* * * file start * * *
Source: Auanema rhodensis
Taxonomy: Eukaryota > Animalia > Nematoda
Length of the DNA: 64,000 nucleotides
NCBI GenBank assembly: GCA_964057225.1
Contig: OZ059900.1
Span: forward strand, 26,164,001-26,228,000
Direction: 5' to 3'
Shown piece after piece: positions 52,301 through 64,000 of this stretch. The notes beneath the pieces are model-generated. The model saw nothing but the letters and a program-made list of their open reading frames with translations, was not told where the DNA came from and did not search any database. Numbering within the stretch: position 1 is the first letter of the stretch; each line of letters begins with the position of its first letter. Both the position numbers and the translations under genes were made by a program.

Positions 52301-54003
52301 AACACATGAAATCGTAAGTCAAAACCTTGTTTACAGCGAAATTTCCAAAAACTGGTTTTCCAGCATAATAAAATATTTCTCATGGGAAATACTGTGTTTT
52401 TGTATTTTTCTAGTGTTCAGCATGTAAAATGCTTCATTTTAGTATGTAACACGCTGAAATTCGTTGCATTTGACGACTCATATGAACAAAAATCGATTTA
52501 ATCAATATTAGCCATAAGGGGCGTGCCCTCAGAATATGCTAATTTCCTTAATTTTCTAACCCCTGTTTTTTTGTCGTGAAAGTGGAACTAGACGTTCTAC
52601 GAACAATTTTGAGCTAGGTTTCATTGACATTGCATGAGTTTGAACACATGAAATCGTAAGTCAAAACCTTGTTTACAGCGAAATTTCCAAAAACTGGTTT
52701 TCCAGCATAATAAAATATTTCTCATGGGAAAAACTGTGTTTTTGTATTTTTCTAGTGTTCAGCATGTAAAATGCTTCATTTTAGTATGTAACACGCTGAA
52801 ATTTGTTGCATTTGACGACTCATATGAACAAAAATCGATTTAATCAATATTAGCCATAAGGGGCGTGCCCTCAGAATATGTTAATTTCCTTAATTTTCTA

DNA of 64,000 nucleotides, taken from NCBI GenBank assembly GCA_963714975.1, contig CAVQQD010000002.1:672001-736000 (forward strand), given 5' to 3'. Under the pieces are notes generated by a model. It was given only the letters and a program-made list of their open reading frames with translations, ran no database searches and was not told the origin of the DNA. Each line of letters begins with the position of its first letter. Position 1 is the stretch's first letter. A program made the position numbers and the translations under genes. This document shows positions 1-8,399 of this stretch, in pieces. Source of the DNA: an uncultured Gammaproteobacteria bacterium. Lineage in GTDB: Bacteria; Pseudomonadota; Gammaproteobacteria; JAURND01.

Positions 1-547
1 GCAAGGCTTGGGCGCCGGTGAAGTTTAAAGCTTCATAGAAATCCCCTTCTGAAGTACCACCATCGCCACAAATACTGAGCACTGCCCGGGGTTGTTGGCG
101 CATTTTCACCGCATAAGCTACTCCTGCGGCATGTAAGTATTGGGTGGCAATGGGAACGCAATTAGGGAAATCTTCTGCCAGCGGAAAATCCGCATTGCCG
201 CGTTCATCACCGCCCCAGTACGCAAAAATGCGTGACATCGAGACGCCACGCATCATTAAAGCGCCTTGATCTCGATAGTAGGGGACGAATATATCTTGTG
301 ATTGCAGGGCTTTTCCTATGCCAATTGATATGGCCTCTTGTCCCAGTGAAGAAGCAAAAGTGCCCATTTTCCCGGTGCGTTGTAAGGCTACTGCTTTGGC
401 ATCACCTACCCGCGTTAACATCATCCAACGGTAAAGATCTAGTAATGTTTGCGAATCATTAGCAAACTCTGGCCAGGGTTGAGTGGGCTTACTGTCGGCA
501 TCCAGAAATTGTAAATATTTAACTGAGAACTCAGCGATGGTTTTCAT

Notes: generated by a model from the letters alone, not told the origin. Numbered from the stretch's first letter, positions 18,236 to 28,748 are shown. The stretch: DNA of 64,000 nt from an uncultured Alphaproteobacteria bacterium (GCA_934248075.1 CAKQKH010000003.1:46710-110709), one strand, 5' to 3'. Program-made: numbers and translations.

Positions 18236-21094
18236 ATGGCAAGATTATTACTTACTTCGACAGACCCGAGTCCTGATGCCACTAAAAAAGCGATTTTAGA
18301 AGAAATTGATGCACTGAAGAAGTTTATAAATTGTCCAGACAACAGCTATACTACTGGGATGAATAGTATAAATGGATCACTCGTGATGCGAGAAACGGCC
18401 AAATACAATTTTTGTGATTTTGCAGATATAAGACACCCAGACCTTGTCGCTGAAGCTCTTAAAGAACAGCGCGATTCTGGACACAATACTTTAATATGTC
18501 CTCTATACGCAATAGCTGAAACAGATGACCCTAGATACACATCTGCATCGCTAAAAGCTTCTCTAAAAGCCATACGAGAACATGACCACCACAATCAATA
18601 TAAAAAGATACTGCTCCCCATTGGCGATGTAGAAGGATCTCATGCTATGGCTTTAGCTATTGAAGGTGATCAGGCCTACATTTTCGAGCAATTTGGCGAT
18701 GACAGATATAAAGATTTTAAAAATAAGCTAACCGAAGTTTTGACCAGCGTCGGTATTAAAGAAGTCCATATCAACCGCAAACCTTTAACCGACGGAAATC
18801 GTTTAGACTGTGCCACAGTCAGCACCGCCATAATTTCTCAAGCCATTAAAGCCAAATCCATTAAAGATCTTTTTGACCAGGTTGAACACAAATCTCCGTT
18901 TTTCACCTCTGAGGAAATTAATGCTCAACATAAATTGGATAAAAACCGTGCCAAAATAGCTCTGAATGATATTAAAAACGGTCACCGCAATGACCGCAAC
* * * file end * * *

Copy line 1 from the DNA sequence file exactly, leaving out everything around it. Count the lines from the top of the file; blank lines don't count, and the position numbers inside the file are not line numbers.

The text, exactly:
Source: Auanema rhodensis